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JOKNEAM (jŏk'nē-ăm, Heb. yoqne‘ām). A town on or near Mount Carmel (Josh.12.22). It was assigned to the Merarite Levites (Josh.21.34). It was located on the southern margin of the Plain of Esdraelon, about fifteen miles (twenty-five km.) NW of Jezreel.

JOKNEAM jŏk’ nĭ əm (יָקְנְעָֽם; LXX ̓Ιεκμάν). A city in the territory of Zebulun (Josh 19:11) which was assigned to the Merarite families as a Levitical city (21:34). The king of this royal Canaanite city “in Carmel” is included in the list of kings defeated by Joshua on the W of the Jordan (12:22). This list prob. includes the major cities that participated in the war as allies of Hazor against Israel. Jokneam is identified with Tell Quimun (Heb. Tel Yoqneam), a mound located at 160/230 on the Pal. grid of coordinates, or at the NW end of the plain of Esdraelon, seven m. NW of Megiddo. It is one of the fortresses that guarded the routes across Carmel. Although it was not on the main N-S trade route (Via Maris), it was on the branch of it which ran from Megiddo to the plain of Acco. It secured the only pass across Carmel which had access to the port of Dor, and it had the advantage of being the lowest of the passes in elevation. Jokneam appears as number 113 in a list of 119 towns captured by Thutmose III (written ’-n q-n-'-m). The route was considered by the officers of Thutmose as a possible alternate to the Megiddo route. Napoleon used this route for his march against Acre.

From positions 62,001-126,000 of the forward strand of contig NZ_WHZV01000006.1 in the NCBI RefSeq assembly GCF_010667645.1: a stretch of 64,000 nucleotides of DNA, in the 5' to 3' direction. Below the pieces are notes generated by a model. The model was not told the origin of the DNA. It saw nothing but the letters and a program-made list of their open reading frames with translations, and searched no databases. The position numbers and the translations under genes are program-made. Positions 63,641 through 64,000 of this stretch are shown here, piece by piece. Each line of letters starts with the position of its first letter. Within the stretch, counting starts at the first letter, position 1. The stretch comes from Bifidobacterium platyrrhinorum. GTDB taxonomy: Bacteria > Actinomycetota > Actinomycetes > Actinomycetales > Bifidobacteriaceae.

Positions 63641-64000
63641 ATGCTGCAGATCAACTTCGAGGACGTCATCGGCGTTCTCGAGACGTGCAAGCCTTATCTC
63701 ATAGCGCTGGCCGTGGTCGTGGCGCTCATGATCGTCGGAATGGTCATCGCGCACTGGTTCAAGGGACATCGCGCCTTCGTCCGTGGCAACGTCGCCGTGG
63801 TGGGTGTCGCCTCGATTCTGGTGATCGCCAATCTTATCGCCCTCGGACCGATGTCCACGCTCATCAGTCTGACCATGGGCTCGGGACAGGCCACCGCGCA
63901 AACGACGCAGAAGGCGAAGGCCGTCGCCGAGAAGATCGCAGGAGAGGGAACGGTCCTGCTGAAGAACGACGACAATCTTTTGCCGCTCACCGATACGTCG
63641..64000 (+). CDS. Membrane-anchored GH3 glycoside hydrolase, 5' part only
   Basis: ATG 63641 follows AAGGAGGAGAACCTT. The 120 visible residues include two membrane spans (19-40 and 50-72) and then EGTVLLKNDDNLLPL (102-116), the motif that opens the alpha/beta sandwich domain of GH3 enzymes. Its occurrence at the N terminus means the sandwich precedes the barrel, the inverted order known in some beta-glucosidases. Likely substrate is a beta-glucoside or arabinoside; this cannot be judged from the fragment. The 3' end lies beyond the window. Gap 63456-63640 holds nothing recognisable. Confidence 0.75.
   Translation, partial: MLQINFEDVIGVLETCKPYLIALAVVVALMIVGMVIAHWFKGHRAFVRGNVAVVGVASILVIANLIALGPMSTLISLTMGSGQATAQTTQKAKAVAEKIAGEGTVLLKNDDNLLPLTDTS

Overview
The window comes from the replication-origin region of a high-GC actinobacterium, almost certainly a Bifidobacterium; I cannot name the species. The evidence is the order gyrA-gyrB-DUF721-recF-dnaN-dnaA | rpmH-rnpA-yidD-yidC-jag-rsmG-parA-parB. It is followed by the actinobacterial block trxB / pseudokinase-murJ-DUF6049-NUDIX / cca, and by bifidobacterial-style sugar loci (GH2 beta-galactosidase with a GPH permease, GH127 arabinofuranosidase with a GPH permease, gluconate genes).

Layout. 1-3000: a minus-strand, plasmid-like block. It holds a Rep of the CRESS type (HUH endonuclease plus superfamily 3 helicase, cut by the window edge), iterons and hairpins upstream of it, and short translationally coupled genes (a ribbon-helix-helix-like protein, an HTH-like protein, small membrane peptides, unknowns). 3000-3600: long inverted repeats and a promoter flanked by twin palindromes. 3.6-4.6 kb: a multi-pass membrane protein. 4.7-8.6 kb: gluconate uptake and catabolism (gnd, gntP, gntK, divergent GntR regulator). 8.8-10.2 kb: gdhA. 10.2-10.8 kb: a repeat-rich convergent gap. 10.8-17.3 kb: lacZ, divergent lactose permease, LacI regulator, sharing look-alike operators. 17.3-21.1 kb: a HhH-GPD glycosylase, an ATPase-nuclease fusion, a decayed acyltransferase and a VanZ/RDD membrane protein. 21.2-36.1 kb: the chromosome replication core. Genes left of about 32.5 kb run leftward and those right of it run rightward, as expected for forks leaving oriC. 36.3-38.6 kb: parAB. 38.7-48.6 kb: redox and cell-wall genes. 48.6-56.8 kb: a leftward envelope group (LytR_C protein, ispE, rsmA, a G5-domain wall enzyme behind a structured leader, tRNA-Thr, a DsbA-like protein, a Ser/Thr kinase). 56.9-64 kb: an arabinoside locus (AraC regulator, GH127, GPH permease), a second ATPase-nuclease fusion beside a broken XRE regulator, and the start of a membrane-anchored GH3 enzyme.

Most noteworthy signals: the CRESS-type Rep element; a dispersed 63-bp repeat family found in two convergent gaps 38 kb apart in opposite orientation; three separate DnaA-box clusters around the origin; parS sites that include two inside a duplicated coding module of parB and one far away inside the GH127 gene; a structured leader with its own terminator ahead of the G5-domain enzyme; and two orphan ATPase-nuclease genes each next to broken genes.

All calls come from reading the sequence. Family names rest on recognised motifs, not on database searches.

D. Baly, The Geography of the Bible (1957), 115, 131, 151, 153; Y. Aharoni, The Land of the Bible (1967), 47f., 139, 151, 203, 209f., 237, 379.

International Standard Bible Encyclopedia (1915)

A royal city of the Canaanites taken by Joshua and described as "in Carmel" (Jos 12:22), in the territory of Zebulun, and allotted to the Merarite Levites (21:34). The border of Zebulun "reached to the brook that is before Jokneam" (19:11). In 1Ki 4:12 the name appears in the King James Version where, with the Revised Version (British and American), we should read "Jokmeam." Eusebius, Onomasticon places it 6 Roman miles from Lejio (Lejjun) on the way to Ptolemais (Acre). This points to Tell Kaimun, a striking mound on the eastern slope of Mt. Carmel. To the East of it runs the "torrent bed" of the Kishon. It stands about 300 ft. above the valley to the North of it, and the sides are steep. It is crowned by the ruins of an 18th-century fortress. A little lower down are the remains of a small chapel. There are fine springs at the foot (PEFM, II, 69 f). In Judith 7:3 it appears as "Cyamon" (Kuamon). It is the "Mons Cain" of the Middle Ages. "In the Samaritan Book of Judges it is noticed as the scene of a conflict between the Hebrews and the Giants; and Joshua is said to have been shut up here in magic walls of brass, till on sending a dove to the Hebrew king of Gilead, he was rescued" (Conder, HDB, under the word).